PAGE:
Mobile  |  About us  |  Photos  |  Videos  |  Subscriptions  |  RSS Feeds  |  Today's Paper  |  Classifieds  |  Contact Us
The Daily Star
FRIDAY, 18 APR 2014
11:05 AM Beirut time
Weather    
Beirut
20 °C
Blom Index
BLOM
1,214.01down
Middle East
Follow this story Print RSS Feed ePaper share this
Judge weighs government secrets in U.S. terror case
Associated Press
FILE - This June 26, 1997 file booking photo provided by the Tom Green County Jail in San Angelo, Texas, shows Colleen R. LaRose, also known as Jihad Jane. (AP Photo/Tom Green County Jail, File)
FILE - This June 26, 1997 file booking photo provided by the Tom Green County Jail in San Angelo, Texas, shows Colleen R. LaRose, also known as Jihad Jane. (AP Photo/Tom Green County Jail, File)
A+ A-

RALEIGH, North Carolina: The U.S. government wants to keep some evidence secret from the public in the case of a man charged with trying to join an Al-Qaeda-linked group fighting in Syria's civil war.

At a hearing Friday, a U.S. District judge will weigh the government's concerns against the defendant's right to a fair trial.

The FBI says it has evidence collected by secret informants who corresponded online with Basit Sheikh showing that he expressed a desire to join and fight with Jabhat al-Nusra, or the Nusra Front, which the U.S. government has designated as a terrorist group.

Sheikh was arrested two months ago at a North Carolina airport on his way to Lebanon. The FBI said he planned to sneak into Syria to join the fight against forces loyal to Syrian President Bashar Assad.

The judge last week rejected an attempt to free Sheikh on bail after deciding he was a flight risk and a danger to the community.

Sheikh has no criminal record, but during a November hearing his mother testified that the 29-year-old likely suffered from anxiety and depression, needed psychiatric help, lacked a job and spent all of his time on the Internet, the judge wrote.

Sheikh's attorney said he was a student and active community volunteer who frequently posted pro-Islamic comments on Facebook. Sheikh was drawn into the idea of fighting in Syria through his online discussions with an FBI agent or confidential informant who was described as a female nurse in Syria, his attorney said.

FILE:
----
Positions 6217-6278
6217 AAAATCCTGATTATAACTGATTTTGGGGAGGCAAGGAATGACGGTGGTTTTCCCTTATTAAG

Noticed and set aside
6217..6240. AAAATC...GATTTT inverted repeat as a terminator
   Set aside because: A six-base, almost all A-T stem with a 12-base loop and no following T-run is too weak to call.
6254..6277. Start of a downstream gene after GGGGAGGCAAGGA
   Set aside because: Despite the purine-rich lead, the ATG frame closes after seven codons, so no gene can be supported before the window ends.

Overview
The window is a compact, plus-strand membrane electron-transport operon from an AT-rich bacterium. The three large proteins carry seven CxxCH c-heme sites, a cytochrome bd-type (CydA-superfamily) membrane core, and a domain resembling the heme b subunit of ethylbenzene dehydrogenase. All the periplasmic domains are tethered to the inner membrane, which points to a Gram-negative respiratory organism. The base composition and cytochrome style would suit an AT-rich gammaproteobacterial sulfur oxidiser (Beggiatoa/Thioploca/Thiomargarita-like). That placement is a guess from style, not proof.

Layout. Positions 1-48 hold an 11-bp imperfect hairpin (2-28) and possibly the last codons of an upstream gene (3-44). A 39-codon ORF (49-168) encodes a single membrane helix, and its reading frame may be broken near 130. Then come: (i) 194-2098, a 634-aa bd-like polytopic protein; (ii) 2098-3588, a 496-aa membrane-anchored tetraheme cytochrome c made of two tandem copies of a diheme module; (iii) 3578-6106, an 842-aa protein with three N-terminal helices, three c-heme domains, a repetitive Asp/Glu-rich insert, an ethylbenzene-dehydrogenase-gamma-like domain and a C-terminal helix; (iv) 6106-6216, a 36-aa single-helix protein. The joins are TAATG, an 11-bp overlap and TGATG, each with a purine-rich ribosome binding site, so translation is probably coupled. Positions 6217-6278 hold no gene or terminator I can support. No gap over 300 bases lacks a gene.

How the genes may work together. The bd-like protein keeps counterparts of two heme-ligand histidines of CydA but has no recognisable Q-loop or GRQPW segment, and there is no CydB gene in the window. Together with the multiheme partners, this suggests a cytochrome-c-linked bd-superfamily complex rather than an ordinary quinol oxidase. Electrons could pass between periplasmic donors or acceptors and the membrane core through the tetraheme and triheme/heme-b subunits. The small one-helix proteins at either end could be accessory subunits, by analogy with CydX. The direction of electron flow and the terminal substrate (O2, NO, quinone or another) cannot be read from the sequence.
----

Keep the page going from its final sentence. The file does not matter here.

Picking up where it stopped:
At least in the beginning, "the communications between Mr. Sheikh and the 'nurse' were personal, and even romantic in nature," wrote Robert E. Waters, a federal public defender representing Sheikh. Sheikh may have gone so far as to propose marriage to the FBI contact, Waters wrote.

The FBI has been on the lookout for Americans expressing interest in joining the Syrian conflict, where they could become radicalized by Al-Qaeda-linked groups and return to the U.S.

Sheikh's case was at least the third last year in which the government charged U.S. residents with providing material support to a terrorist group based on their alleged efforts to join Jabhat al-Nusra.

Abdella Ahmad Tounisi, an 18-year-old from Chicago, was arrested in April at O'Hare International Airport as he prepared to join the group, authorities say. Tounisi pleaded not guilty.

In September, federal authorities in Virginia released a U.S. Army veteran accused of fighting alongside the group after a secret plea deal. Eric Harroun, 31, had faced up to life in prison. But defense lawyers argued that Harroun traveled to Syria planning to fight with the Western-backed Free Syrian Army and that fighting with the FSA was not a crime.

 
Home Middle East
 
     
 
Syria / United States of America
Advertisement
Comments  

Your feedback is important to us!

We invite all our readers to share with us their views and comments about this article.

Disclaimer: Comments submitted by third parties on this site are the sole responsibility of the individual(s) whose content is submitted. The Daily Star accepts no responsibility for the content of comment(s), including, without limitation, any error, omission or inaccuracy therein. Please note that your email address will NOT appear on the site.

comments powered by Disqus
Story Summary
The U.S. government wants to keep some evidence secret from the public in the case of a man charged with trying to join an Al-Qaeda-linked group fighting in Syria's civil war.

At a hearing Friday, a U.S. District judge will weigh the government's concerns against the defendant's right to a fair trial.

The FBI says it has evidence collected by secret informants who corresponded online with Basit Sheikh showing that he expressed a desire to join and fight with Jabhat al-Nusra, or the Nusra Front, which the U.S. government has designated as a terrorist group.

Sheikh may have gone so far as to propose marriage to the FBI contact, Waters wrote.

The FBI has been on the lookout for Americans expressing interest in joining the Syrian conflict, where they could become radicalized by Al-Qaeda-linked groups and return to the U.S.
Related Articles
 
 
Ex-bin Laden ally becomes key witness in U.S. terrorism cases
Obama policy blasted as delusional, colossal failure
 
 
Former ‘American jihadist’ dies of overdose
Entities
Advertisement


Baabda 2014
Advertisement
Follow us on Facebook Follow us on Twitter Follow us on Linked In Follow us on Google+ Subscribe to our Live Feed
Multimedia
Images  
Pictures of the day
A selection of images from around the world- Thursday April 17, 2014
View all view all
Advertisement
Rami G. Khouri
Rami G. Khouri
Silencing Ayaan Hirsi Ali’s hate talk
Michael Young
Michael Young
Why confuse gibberish with knowledge?
David Ignatius
David Ignatius
Putin will keep rolling, until Obama says no
View all view all
Advertisement
cartoon
 
Click to View Articles
 
 
News
Business
Opinion
Sports
Culture
Technology
Entertainment
Privacy Policy | Anti-Spamming Policy | Disclaimer | Copyright Notice
© 2014 The Daily Star - All Rights Reserved - Designed and Developed By IDS